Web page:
Brief Fact Summary. The Defendant, Yellow Cab Co.’s (Defendant), cab was stolen from the street side where its driver had left it running, unlocked and unattended. While driving the stolen cab, the thief struck and damaged the Plaintiff, Ney’s (Plaintiff) vehicle.
Synopsis of Rule of Law. If the harm resulting from negligence is foreseeable, then an intervening criminal act does not break the chain of causation.
Issue. Whether the legislative intent of the Uniform Traffic Act was to protect persons in the Plaintiff’s class from the type of property damage caused by the violation.
Held. The statute is a public safety measure meant to protect the public from the foreseeable harm caused by leaving an unlocked, running car, unattended. A violation of that statute is evidence of negligence per se.
Dissent. The legislative intent was to prevent injury caused by an unattended vehicle that is not properly secured from moving on its own and doing damage. The statue is not an antitheft statute. It is recognized that one can leave a vehicle unattended temporarily and not be negligent as long as one takes proper precautions to secure the car from uncontrolled movement. If that car is then set in motion by the willful and negligent act of a third party, then it is the third party’s negligence that is the proximate cause of the injury resulting.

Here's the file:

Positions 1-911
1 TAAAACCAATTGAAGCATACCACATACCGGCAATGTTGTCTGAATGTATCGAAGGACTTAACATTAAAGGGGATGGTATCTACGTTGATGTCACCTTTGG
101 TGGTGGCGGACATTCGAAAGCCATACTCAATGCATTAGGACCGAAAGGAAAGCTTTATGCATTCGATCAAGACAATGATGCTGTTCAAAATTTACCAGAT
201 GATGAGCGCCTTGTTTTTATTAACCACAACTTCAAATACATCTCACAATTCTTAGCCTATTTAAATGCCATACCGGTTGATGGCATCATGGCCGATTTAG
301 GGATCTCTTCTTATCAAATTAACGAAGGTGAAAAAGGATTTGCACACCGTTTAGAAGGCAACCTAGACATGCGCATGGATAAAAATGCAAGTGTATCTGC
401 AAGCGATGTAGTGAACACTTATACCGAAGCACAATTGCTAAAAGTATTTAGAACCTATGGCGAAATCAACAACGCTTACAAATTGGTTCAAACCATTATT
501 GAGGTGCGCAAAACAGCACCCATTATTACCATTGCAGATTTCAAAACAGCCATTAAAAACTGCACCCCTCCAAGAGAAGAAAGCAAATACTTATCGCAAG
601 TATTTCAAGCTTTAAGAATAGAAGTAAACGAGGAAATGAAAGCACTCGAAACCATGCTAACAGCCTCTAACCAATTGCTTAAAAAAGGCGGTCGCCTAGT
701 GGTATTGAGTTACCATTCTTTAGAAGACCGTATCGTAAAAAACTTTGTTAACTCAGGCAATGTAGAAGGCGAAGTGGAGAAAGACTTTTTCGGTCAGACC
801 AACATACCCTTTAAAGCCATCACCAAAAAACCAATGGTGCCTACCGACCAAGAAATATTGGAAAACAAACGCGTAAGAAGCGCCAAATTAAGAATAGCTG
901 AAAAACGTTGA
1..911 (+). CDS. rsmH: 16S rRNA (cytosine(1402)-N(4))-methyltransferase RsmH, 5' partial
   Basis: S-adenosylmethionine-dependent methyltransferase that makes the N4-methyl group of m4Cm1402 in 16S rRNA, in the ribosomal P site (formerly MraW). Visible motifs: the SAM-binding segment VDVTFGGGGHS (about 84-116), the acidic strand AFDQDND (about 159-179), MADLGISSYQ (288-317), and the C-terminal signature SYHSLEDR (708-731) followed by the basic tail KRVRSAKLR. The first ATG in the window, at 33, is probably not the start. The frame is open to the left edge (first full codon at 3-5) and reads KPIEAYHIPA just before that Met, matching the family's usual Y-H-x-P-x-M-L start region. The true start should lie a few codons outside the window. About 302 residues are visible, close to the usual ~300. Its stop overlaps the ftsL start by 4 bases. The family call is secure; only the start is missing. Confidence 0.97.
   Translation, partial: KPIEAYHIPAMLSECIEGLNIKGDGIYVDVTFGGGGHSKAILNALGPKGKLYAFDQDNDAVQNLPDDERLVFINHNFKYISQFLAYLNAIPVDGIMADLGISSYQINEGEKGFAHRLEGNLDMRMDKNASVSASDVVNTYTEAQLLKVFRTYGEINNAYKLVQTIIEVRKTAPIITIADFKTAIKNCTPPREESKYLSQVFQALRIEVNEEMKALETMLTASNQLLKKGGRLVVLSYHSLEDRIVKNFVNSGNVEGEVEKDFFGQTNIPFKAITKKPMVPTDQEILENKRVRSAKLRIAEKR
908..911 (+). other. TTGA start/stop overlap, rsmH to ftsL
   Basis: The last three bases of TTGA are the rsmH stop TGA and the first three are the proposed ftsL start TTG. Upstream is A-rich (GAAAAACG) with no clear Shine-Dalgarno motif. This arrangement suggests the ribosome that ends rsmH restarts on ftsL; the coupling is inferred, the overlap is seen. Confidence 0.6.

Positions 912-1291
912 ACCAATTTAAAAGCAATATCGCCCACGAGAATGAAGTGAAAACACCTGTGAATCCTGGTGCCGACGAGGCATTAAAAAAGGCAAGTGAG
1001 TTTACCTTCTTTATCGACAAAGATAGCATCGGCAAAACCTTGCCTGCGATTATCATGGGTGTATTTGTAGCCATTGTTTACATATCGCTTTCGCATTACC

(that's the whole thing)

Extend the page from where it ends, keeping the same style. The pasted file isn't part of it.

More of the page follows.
Discussion. It is foreseeable that if you leave your car unlocked and running on the curb, a thief might take it and in doing so cause damage. Since the legislative intent of the statute was to protect the public and the act of the Defendant’s driver put the public at risk, then the risk is the type of foreseeable harm that the legislature intended to prevent and the Defendant is liable.